14. Hofree M, Shen JP, Carter H, Ideker T. Network‑based stratification of tumor mutations. Nat Methods 2013;10(11):1108-15.   [PubMed]
  15. Makinen VP, Civelek M, Meng Q, Zhang B, Zhu J, Levian C, et al. Integrative genomics reveals novel molecular pathways and gene networks for coronary artery disease. PLoS Genet 2014;10(7):e1004502.   [PubMed]
  16. Zhao Y, Chen J, Freudenberg JM, Meng Q, Rajpal DK, Yang X. Network‑based identification and prioritization of key regulators of coronary artery disease loci. Arterioscler Thromb Vasc Biol 2016;36(5):928-41.
  17. Sarajlic A, Janjić V, Stojković N, Radak D, Przulj N. Network topology reveals key cardiovascular disease genes. PLoS One 2013;8(8):e71537.   [PubMed]
  18. Kashyap S, Kumar S, Agarwal V, Misra DP, Phadke SR, Kapoor A. Protein protein interaction network analysis of differentially expressed genes to understand involved biological processes in coronary artery disease and its different severity. Gene Reports 2018;12:50-60.
  19. Miao L, Yin RX, Huang F, Yang S, Chen WX, Wu JZ. Integrated analysis of gene expression changes associated with coronary artery disease. Lipids Health Disease 2019;18(1):92.
  20. Zhang L, Li X, Tai J, Li W, Chen L. Predicting candidate genes based on combined network topological features: a case study in coronary artery disease. PLoS One 2012;7(6):e39542.
  21. Alexandar V, Nayar PG, Murugesan R, Beaulah M, Darshana P, Ahmed SSSJ. CardioGenBase: A literature based multi-omics database for major cardiovascular diseases. PLoS One 2015;10(12):e0143188.   [PubMed]
  22. Liu Y, Liang Y, Wishart DS. PolySearch 2.0: A significantly improved text-mining system for discovering associations between human diseases, genes, drugs, metabolites, toxins, and more. Nucleic Acids Res 2015;43(W1):W535-42.   [PubMed]
  23. Wang J, Duncan D, Shi Z, Zhang B. WEB-based GEne SeT AnaLysis Toolkit (WebGestalt): update 2013. Nucleic Acids Res 2013;41(Web Server issue):W77-83.   [PubMed]
  24. Szklarczyk D, Gable AL, Lyon D, Junge A, Wyder S, Huerta-Cepas J et al. STRING v11: protein-protein association networks with increased coverage, supporting functional discovery in genome-wide experimental datasets. Nucleic Acids Res 2019;47(D1):D607-D613.
  25. Shannon P, Markiel A, Ozier O, Baliga NS, Wang AT, Ramage D, et al. Cytoscape: a software environment for integrated models of biomolecular interaction networks. Genome Res 2003;13(11):2498‐504.   [PubMed]
  26. Zhang YM, Meng LB, Yu SJ, Ma DX. Identification of potential crucial genes in monocytes for atherosclerosis using bioinformatics analysis. J Int Med Res 2020;48(4): 0300060520909277.   [PubMed]
  27. Barrett TJ. Macrophages in atherosclerosis regression. Arteriosclerosis, Thrombosis, Vascular Biology 2020;40(1):20-33.
  28. Chistiakov DA, Sobenin IA, Orekhov AN. Vascular extracellular matrix in atherosclerosis. Cardiol Rev 2013;21:270-88.   [PubMed]
  29. d'Uscio LV, He T, Katusic ZS. Expression and processing of amyloid precursor protein in vascular endothelium. Physiology (Bethesda) 2017;32(1):20-32.   [PubMed]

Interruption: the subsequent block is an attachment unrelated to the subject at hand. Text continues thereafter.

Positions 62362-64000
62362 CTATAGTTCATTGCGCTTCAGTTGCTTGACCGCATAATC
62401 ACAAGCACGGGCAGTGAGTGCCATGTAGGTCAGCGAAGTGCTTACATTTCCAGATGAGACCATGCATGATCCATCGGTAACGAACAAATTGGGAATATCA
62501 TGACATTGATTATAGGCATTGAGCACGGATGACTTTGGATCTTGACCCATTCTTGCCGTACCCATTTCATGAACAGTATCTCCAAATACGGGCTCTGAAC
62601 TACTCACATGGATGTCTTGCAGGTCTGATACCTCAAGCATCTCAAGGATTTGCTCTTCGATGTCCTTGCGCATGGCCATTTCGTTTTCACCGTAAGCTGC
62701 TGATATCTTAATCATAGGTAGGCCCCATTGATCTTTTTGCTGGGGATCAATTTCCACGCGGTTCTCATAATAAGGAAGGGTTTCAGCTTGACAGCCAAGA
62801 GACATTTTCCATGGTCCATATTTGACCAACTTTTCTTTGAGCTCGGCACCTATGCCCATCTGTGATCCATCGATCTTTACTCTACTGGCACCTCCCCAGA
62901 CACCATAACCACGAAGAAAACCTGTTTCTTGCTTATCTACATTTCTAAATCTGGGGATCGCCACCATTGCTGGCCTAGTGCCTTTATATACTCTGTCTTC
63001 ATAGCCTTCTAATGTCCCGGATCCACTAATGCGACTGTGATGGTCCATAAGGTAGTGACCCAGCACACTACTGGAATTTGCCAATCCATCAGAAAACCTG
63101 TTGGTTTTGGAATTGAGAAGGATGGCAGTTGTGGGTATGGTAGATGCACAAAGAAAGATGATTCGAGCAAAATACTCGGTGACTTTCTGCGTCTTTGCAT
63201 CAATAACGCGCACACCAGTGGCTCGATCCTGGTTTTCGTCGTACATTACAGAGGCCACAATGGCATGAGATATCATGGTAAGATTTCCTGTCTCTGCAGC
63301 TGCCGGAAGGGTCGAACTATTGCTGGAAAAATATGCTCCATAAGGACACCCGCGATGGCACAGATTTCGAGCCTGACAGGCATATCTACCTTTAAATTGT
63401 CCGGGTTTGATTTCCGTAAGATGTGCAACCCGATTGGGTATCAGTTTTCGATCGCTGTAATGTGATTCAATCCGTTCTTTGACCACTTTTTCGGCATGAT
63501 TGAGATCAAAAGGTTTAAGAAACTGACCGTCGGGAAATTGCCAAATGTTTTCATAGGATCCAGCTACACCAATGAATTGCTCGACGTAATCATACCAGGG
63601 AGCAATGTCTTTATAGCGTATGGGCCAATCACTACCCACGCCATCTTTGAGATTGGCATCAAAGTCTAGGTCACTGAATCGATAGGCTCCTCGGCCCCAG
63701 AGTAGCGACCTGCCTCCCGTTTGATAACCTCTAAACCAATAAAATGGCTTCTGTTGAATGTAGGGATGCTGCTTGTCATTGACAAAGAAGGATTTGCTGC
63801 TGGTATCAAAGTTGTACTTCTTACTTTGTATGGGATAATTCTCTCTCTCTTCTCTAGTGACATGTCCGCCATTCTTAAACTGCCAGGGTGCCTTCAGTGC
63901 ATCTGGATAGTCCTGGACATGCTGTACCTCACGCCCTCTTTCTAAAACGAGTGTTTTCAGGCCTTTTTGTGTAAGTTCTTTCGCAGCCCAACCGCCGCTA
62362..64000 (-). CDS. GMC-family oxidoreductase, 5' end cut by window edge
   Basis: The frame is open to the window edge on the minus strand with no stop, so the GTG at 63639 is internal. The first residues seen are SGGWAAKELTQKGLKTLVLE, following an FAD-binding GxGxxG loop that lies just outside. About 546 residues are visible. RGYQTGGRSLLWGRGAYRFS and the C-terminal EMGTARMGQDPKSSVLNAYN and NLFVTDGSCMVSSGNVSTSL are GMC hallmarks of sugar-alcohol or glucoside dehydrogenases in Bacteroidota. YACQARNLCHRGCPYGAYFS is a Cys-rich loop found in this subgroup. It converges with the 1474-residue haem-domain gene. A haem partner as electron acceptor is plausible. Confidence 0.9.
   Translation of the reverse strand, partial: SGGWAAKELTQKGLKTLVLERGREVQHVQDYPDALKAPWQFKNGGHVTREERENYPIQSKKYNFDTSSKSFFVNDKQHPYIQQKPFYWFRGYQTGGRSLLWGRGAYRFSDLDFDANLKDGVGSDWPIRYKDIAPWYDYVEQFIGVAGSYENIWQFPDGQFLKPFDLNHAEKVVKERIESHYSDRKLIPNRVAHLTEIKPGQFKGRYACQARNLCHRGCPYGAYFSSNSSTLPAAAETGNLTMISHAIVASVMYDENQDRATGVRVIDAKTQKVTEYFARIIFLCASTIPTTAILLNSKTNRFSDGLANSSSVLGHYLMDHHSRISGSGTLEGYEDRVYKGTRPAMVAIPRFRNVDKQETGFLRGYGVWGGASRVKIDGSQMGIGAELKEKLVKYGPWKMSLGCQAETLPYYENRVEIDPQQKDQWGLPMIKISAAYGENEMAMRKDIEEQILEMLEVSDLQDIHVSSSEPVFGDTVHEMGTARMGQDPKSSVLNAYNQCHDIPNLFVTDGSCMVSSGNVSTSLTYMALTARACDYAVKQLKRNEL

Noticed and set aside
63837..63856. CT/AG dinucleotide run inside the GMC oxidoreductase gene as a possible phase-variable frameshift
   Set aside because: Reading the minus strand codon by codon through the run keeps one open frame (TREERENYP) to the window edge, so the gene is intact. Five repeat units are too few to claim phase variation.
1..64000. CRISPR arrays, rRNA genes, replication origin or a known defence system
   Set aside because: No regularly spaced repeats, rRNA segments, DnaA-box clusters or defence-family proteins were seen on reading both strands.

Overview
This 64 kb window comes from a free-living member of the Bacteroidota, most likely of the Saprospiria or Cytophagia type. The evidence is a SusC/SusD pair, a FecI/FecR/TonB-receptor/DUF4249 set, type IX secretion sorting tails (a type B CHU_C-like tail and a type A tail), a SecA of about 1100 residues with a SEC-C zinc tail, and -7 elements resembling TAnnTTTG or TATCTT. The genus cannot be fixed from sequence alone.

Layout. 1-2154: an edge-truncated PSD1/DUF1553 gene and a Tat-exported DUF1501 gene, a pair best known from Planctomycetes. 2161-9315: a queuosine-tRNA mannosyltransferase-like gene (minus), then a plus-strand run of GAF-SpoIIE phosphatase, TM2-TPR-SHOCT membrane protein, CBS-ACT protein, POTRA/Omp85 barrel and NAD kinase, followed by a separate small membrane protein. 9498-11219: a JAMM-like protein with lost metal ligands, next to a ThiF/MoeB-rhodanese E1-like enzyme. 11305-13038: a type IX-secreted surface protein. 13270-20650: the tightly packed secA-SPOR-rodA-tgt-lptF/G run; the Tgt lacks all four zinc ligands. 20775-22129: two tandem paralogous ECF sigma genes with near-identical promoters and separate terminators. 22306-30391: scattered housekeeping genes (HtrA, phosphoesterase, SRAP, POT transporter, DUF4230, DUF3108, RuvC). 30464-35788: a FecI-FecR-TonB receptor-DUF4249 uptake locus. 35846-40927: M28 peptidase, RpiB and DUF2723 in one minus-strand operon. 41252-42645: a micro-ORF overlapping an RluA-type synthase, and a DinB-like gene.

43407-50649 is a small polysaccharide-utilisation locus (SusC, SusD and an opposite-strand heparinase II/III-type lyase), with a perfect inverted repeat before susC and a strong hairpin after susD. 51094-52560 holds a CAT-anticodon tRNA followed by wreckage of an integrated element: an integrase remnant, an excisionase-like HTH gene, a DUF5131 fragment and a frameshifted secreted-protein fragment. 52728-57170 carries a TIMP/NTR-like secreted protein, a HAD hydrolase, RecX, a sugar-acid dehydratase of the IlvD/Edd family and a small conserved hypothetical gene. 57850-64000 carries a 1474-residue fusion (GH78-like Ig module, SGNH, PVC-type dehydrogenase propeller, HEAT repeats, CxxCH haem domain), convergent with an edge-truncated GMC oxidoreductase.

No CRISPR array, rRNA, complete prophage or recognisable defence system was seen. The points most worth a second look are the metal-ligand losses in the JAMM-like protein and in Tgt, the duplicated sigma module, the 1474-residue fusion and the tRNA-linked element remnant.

30. Tibolla G, Norata GD, Meda C, Arnaboldi L, Uboldi P, Piazza F, et al. Increased atherosclerosis and vascular inflammation in APP transgenic mice with apolipoprotein E deficiency. Atherosclerosis 2010;210(1):78-87.   [PubMed]
  31. Austin SA, Combs CK. Amyloid precursor protein mediates monocyte adhesion in AD tissue and apoE(-)/(-) mice. Neurobiology Aging 2010;31(11):1854-66.
  32. Van der Donckt C, Van Herck JL, Schrijvers DM, Vanhoutte G, Verhoye M, Blockx I, et al. Elastin fragmentation in atherosclerotic mice leads to intraplaque neovascularization, plaque rupture, myocardial infarction, stroke, and sudden death. Eur Heart J 2015;36(17):1049-58.   [PubMed]
  33. Kay AM, Simpson CL, Stewart JA Jr. The role of AGE/RAGE signaling in diabetes-mediated vascular calcification. J Diabetes Res 2016;2016(4):1-8.
  34. Liu W, Zhang Y, Yu CM, Ji QW, Cai M, Zhao YX, et al. Current understanding of coronary artery calcification. J Geriatr Cardiol 2015;12(6):668-75.   [PubMed]
  35. Senatus LM, Schmidt AM. The AGE-RAGE axis: implications for age-associated arterial diseases. Front Genet 2017;8:187.   [PubMed]
  36. Charchar FJ, Bloomer LD, Barnes TA, Cowley MJ, Nelson CP, Wang Y, et al. Inheritance of coronary artery disease in men: An analysis of the role. Lancet 2012;379(9819):915-22.
  37. Krieglstein CF, Granger DN. Adhesion molecules and their role in vascular disease. Am J Hypertens 2001;14(6Pt 2):44S-54S.
  38. Chan KH, Huang YT, Meng Q, Wu C, Reiner A, Sobel EM, et al. Shared molecular pathways, and gene networks for cardiovascular disease, and type 2 diabetes mellitus in women across diverse ethnicities. Circ Cardiovasc Genet 2014;7(6):911-9.   [PubMed]
  39. Carter AM. Complement activation: an emerging player in the pathogenesis of cardiovascular disease. Scientifica (Cairo) 2012;2012:402783.   [PubMed]

Home | About us | Contact us | Search | Site Map | Feeds | Rights & Permissions

"Avicenna Journal of Medical Biotechnology - A.J.M.B." is owned, published, and copyrighted by © 2021 Avicenna Research Institute. (pISSN: 2008-2835 .::. eISSN: 2008-4625)

This work is licensed under a Creative Commons Attribution-NonCommercial 3.0 Unported License which allows users to read, copy, distribute and make derivative works for non-commercial purposes from the material, as long as the author of the original work is cited properly.

Creative Commons License